Afghanistan explosions target police; at least 4 killed
A series of explosions hit the Afghan capital on Saturday morning, killing at least four people, including two police officers, officials said.
The deaths occurred when a bomb attached to a police vehicle detonated in western Kabul, police spokesman Ferdaws Faramarz said. The explosion also wounded two civilians.
In a separate blast earlier Saturday, two police officers were injured when a bomb attached to their car exploded in southern Kabul, Faramarz said.
Maooma Jafari, deputy spokeswoman for the Health Ministry, said four corpses and four wounded people were taken to hospitals following the two explosions.
A third bomb detonated in eastern Kabul but caused no casualties, he said.
There were reports of at least two other blasts elsewhere in the city, but police had no immediate details.
Also Saturday, a senior army officer was killed in northern Balkh province when his vehicle hit a roadside bomb, said Arif Iqbali, a Sholgara district police chief.
Iqbali said Mohammad Tareq, the garrison commander of the army brigade in Balkh was the apparent target and was killed in the attack.
U.S. troops are rushing to exit Afghanistan as the insurgency it never managed to defeat regains ground across much of the country.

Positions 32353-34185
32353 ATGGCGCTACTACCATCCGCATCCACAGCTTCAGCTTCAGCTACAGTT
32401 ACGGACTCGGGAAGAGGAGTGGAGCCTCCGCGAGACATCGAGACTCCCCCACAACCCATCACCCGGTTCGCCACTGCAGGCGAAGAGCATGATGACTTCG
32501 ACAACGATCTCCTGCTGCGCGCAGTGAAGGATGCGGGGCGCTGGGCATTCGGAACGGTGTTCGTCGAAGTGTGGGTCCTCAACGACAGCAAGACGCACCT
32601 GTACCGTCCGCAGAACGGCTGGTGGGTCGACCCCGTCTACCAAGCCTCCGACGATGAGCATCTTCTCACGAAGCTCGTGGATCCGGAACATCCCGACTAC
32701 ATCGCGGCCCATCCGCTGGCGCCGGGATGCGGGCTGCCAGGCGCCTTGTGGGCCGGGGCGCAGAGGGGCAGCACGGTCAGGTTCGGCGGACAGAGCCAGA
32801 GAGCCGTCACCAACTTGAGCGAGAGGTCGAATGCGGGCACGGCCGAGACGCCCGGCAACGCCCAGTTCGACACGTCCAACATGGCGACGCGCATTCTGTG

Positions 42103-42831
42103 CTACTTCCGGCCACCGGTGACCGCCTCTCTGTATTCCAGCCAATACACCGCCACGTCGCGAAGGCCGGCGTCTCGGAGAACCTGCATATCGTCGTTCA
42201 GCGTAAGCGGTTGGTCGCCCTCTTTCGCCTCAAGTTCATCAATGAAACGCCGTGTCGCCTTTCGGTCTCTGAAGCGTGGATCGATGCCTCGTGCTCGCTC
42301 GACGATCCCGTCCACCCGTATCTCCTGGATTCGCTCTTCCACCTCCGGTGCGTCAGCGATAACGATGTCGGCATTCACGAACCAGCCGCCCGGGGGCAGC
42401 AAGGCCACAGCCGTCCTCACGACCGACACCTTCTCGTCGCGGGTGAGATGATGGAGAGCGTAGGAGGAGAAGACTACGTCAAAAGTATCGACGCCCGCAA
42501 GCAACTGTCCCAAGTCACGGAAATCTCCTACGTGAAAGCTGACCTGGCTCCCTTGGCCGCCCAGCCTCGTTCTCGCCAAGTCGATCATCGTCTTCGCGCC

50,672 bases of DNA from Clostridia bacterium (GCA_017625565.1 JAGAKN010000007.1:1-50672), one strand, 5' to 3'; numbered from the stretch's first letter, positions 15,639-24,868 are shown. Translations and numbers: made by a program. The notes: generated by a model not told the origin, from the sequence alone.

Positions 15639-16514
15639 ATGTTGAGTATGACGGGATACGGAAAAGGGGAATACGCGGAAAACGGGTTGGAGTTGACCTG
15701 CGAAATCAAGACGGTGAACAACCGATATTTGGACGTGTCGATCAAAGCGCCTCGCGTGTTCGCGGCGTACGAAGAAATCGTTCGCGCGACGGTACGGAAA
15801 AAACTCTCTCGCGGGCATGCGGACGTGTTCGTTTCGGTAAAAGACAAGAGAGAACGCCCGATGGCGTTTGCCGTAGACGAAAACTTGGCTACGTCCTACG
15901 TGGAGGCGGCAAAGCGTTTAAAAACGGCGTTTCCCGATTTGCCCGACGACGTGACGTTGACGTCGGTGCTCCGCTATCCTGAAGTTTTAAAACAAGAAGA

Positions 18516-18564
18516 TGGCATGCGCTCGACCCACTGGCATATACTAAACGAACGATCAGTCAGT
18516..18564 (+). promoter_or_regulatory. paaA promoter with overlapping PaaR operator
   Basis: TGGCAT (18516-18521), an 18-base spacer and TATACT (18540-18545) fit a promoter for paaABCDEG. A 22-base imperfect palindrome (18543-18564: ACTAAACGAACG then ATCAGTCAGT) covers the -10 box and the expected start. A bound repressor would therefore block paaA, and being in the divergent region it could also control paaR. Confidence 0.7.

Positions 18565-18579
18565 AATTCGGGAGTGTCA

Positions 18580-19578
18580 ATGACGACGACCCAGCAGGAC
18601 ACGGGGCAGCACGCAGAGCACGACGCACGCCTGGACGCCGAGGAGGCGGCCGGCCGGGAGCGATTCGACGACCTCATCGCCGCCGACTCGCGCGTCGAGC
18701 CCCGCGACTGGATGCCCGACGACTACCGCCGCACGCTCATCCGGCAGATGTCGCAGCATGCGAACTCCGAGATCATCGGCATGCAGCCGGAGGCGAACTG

The latest attacks came as Taliban and Afghan government negotiators held talks in Doha, Qatar, trying to hammer out a peace deal that could put an end to decades of war.
No one immediately claimed responsibility for the attacks in Kabul. The militant group Islamic State has claimed responsibility for multiple attacks in the capital in recent months, including on educational institutions that killed 50 people, most of them students.
The talks in Doha have been suspended until early January, and there is speculation they could be further delayed.
At the same time, Taliban militants have waged bitter battles against Islamic State fighters, particularly in eastern Afghanistan, while continuing their insurgency against government forces and keeping their promise not to attack U.S. and NATO troops.
Islamic State has also claimed responsibility for last week’s rocket attacks targeting the major U.S. base in Afghanistan. There were no casualties.
Must-read stories from the L.A. Times
Get the day's top news with our Today's Headlines newsletter, sent every weekday morning.
You may occasionally receive promotional content from the Los Angeles Times.